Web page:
Compare any two graphics cards:
Radeon HD 4650 512MB vs Radeon HD 7750
IntroThe Radeon HD 4650 512MB has a clock frequency of 600 MHz and a DDR2 memory speed of 500 MHz. It also makes use of a 128-bit bus, and uses a 55 nm design. It features 320(64x5) SPUs, 32 Texture Address Units, and 8 ROPs.
Compare those specifications to the Radeon HD 7750, which features core speeds of 800 MHz on the GPU, and 1125 MHz on the 1024 MB of GDDR5 memory. It features 512 SPUs as well as 32 TAUs and 16 Rasterization Operator Units.
Power Usage and Theoretical BenchmarksBoth cards have the same power consumption.
Theoretically speaking, the Radeon HD 7750 will be 350% quicker than the Radeon HD 4650 512MB in general, because of its greater bandwidth. (explain)
Texel RateThe Radeon HD 7750 will be quite a bit (approximately 33%) faster with regards to AF than the Radeon HD 4650 512MB. (explain)
Pixel RateIf running with a high screen resolution is important to you, then the Radeon HD 7750 is a better choice, by a large margin. (explain)
Please note that the above 'benchmarks' are all just theoretical - the results were calculated based on the card's specifications, and real-world performance may (and probably will) vary at least a bit.
Please note that the price comparisons are based on search keywords - sometimes it might show cards with very similar names that are not exactly the same as the one chosen in the comparison. We do try to filter out the wrong results as best we can, though.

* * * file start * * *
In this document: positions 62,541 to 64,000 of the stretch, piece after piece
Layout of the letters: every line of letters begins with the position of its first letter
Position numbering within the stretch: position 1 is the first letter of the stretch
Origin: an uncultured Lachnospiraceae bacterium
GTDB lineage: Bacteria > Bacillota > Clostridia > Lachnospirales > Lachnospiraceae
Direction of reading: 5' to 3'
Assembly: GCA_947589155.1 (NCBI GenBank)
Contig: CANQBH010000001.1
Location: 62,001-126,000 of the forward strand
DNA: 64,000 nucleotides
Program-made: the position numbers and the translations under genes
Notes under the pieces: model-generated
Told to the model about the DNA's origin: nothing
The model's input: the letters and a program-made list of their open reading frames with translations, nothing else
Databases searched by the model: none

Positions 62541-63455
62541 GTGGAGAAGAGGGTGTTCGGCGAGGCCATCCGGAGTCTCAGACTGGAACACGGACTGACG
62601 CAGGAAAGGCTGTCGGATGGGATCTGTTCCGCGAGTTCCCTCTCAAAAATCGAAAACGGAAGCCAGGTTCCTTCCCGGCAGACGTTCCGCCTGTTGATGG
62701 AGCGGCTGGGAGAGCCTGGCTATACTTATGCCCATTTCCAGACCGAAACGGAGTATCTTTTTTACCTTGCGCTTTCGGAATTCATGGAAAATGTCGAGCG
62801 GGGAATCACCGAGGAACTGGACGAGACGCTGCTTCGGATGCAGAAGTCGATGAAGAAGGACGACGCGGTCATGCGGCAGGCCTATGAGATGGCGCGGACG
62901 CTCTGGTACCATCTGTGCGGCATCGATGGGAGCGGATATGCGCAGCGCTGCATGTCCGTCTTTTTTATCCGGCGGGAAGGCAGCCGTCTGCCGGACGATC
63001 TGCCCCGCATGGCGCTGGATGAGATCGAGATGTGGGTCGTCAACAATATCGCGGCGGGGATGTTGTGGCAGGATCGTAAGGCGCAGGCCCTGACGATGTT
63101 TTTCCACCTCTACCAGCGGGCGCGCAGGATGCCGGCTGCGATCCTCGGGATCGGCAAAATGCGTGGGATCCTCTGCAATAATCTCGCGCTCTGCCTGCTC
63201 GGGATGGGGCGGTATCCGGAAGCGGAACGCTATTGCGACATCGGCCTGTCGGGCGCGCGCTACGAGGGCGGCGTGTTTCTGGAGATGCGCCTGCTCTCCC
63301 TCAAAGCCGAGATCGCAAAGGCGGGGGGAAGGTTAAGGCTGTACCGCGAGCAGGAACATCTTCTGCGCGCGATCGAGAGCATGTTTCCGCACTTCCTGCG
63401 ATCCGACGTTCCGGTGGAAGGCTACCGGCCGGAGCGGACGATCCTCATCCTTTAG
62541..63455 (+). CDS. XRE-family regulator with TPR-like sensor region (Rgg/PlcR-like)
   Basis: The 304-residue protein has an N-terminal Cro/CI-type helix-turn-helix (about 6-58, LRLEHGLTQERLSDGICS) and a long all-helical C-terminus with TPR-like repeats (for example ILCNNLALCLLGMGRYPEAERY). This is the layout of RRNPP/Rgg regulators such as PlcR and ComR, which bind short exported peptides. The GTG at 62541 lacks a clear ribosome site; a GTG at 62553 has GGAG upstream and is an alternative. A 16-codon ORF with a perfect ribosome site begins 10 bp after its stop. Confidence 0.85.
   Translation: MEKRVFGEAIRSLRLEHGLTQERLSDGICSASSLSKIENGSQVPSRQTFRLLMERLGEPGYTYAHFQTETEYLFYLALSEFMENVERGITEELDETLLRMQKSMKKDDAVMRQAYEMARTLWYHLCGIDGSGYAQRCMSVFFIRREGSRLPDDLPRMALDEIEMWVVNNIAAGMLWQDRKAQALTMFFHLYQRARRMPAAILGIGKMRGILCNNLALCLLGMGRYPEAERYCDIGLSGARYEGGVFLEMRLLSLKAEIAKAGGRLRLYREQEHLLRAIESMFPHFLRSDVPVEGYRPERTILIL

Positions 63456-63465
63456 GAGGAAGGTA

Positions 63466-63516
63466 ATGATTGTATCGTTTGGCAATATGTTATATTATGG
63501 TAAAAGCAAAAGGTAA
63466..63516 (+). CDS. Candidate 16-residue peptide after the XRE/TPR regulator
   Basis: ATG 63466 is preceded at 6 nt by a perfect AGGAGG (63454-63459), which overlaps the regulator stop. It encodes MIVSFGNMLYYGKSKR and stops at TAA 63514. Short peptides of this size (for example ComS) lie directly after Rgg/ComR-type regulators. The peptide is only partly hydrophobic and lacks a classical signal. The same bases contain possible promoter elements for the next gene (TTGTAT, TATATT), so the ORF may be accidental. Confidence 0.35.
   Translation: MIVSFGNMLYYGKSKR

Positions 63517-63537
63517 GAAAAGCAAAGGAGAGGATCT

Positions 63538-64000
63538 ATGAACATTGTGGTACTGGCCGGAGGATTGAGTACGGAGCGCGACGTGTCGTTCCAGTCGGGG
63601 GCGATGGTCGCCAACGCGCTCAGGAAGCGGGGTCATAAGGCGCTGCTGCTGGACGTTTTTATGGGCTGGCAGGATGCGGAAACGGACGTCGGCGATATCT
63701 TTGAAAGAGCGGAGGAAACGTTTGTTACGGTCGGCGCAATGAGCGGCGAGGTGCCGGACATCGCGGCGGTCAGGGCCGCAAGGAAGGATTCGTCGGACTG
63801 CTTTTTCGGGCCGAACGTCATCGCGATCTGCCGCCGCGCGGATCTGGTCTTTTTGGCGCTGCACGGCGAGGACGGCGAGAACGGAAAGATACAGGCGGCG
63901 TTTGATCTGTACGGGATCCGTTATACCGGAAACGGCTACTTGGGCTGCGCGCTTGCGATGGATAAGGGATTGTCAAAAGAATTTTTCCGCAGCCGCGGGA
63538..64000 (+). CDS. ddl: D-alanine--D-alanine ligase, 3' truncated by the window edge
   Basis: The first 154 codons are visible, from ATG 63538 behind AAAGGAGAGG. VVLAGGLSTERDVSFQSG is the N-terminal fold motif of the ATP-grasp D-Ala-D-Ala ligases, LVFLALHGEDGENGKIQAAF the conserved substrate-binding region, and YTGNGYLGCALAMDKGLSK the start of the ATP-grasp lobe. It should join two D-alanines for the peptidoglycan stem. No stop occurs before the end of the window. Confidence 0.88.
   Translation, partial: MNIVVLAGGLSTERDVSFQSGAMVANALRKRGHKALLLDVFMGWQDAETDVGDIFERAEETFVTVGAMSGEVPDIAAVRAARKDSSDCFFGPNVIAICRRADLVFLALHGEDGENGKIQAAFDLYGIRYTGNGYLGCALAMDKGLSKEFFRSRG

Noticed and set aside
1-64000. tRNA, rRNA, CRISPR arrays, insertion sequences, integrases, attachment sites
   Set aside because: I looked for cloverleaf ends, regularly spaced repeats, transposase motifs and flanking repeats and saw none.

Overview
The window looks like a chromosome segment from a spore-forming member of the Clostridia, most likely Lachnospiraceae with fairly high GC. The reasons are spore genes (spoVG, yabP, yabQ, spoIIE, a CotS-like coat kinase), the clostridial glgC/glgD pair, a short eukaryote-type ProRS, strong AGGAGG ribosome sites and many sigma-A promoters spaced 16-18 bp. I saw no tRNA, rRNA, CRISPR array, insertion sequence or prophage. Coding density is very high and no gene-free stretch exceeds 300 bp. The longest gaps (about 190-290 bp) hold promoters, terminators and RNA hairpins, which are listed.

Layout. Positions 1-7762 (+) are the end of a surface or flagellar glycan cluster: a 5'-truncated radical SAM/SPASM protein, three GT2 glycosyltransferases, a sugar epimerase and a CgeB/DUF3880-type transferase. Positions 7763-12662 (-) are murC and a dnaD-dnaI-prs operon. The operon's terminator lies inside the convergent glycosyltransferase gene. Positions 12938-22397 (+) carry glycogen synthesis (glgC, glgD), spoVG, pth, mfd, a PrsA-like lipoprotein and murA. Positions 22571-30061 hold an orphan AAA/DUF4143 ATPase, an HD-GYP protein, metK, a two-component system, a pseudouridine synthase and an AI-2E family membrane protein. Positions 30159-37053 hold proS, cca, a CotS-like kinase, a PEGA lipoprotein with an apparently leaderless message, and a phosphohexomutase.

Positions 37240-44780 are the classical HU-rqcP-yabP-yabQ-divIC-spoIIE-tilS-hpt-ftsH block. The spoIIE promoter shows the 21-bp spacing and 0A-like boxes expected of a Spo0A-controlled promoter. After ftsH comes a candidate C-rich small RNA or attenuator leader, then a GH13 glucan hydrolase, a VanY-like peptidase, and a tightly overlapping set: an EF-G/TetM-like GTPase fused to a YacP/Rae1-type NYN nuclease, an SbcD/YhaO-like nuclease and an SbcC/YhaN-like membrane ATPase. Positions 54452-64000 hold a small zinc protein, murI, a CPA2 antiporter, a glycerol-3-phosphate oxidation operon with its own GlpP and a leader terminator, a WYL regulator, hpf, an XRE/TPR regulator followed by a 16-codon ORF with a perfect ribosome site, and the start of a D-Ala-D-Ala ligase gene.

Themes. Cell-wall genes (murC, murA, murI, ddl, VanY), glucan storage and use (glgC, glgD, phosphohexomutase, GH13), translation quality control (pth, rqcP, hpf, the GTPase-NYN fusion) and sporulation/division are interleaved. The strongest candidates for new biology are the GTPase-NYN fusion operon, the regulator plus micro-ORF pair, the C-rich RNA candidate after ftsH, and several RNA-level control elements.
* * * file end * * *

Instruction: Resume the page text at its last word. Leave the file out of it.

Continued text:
Memory Bandwidth: Bandwidth is the max amount of data (counted in megabytes per second) that can be moved past the external memory interface in a second. The number is worked out by multiplying the interface width by its memory speed. If it uses DDR memory, it must be multiplied by 2 once again. If DDR5, multiply by 4 instead. The higher the memory bandwidth, the better the card will be in general. It especially helps with AA, High Dynamic Range and higher screen resolutions.
Texel Rate: Texel rate is the maximum amount of texture map elements (texels) that are processed per second. This number is worked out by multiplying the total amount of texture units by the core speed of the chip. The higher this number, the better the graphics card will be at handling texture filtering (anisotropic filtering - AF). It is measured in millions of texels applied per second.
Pixel Rate: Pixel rate is the maximum amount of pixels the graphics card can possibly record to its local memory per second - measured in millions of pixels per second. Pixel rate is calculated by multiplying the amount of Render Output Units by the the core clock speed. ROPs (Raster Operations Pipelines - aka Render Output Units) are responsible for filling the screen with pixels (the image). The actual pixel fill rate is also dependant on lots of other factors, most notably the memory bandwidth of the card - the lower the bandwidth is, the lower the potential to get to the maximum fill rate.